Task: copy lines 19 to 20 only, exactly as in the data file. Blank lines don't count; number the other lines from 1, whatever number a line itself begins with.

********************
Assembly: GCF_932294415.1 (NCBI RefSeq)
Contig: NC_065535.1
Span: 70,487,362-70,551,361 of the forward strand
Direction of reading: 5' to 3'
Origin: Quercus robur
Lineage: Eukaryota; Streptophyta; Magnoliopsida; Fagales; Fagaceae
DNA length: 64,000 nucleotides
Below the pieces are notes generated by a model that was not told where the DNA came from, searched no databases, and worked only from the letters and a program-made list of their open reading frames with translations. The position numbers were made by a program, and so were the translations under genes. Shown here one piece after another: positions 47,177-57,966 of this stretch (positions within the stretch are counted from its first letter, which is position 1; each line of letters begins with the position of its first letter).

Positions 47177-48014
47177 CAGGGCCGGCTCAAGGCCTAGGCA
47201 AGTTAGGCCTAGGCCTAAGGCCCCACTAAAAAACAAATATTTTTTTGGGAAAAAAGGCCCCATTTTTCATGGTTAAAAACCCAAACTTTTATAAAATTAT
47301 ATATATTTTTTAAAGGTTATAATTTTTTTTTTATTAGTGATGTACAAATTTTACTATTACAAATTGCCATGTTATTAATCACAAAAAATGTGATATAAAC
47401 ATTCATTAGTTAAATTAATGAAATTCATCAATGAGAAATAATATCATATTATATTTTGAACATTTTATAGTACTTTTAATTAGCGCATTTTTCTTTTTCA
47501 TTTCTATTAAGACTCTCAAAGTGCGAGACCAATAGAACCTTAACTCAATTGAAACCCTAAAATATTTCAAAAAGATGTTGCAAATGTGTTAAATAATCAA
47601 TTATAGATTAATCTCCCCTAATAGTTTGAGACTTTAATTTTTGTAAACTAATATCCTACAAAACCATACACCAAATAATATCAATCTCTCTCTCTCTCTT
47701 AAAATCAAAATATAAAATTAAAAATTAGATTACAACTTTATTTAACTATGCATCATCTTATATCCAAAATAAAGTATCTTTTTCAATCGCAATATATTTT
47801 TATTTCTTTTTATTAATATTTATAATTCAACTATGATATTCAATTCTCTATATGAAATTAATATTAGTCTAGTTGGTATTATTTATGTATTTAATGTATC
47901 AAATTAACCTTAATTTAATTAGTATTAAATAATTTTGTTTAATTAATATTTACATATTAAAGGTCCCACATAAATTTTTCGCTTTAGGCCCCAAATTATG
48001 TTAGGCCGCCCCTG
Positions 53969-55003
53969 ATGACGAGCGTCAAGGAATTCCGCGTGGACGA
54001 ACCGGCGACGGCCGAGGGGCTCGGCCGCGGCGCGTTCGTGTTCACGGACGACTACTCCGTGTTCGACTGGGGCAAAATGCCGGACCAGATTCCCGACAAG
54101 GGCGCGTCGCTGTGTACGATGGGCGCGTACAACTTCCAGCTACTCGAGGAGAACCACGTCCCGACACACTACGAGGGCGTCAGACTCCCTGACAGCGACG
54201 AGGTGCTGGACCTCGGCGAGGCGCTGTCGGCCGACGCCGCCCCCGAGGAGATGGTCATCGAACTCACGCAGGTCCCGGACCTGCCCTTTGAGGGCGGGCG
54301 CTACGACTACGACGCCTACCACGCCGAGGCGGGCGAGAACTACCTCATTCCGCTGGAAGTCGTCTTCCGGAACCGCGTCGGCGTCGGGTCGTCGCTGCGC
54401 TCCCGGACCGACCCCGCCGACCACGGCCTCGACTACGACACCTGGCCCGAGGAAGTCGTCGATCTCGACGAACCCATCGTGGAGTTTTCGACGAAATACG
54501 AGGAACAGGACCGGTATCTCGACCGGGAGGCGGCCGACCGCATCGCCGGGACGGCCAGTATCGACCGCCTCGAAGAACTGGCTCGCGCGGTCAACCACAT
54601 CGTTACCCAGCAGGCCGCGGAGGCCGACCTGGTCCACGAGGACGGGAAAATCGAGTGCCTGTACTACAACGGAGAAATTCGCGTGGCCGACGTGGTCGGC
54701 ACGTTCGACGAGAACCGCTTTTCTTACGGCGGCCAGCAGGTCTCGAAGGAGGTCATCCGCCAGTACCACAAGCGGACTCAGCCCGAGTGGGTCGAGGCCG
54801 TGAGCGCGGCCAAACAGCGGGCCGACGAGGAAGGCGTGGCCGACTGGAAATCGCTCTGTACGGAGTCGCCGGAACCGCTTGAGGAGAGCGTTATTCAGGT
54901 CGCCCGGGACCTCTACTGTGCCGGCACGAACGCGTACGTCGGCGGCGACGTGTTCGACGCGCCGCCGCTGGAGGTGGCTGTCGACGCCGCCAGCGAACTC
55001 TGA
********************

48001 TTAGGCCGCCCCTG
Positions 53969-55003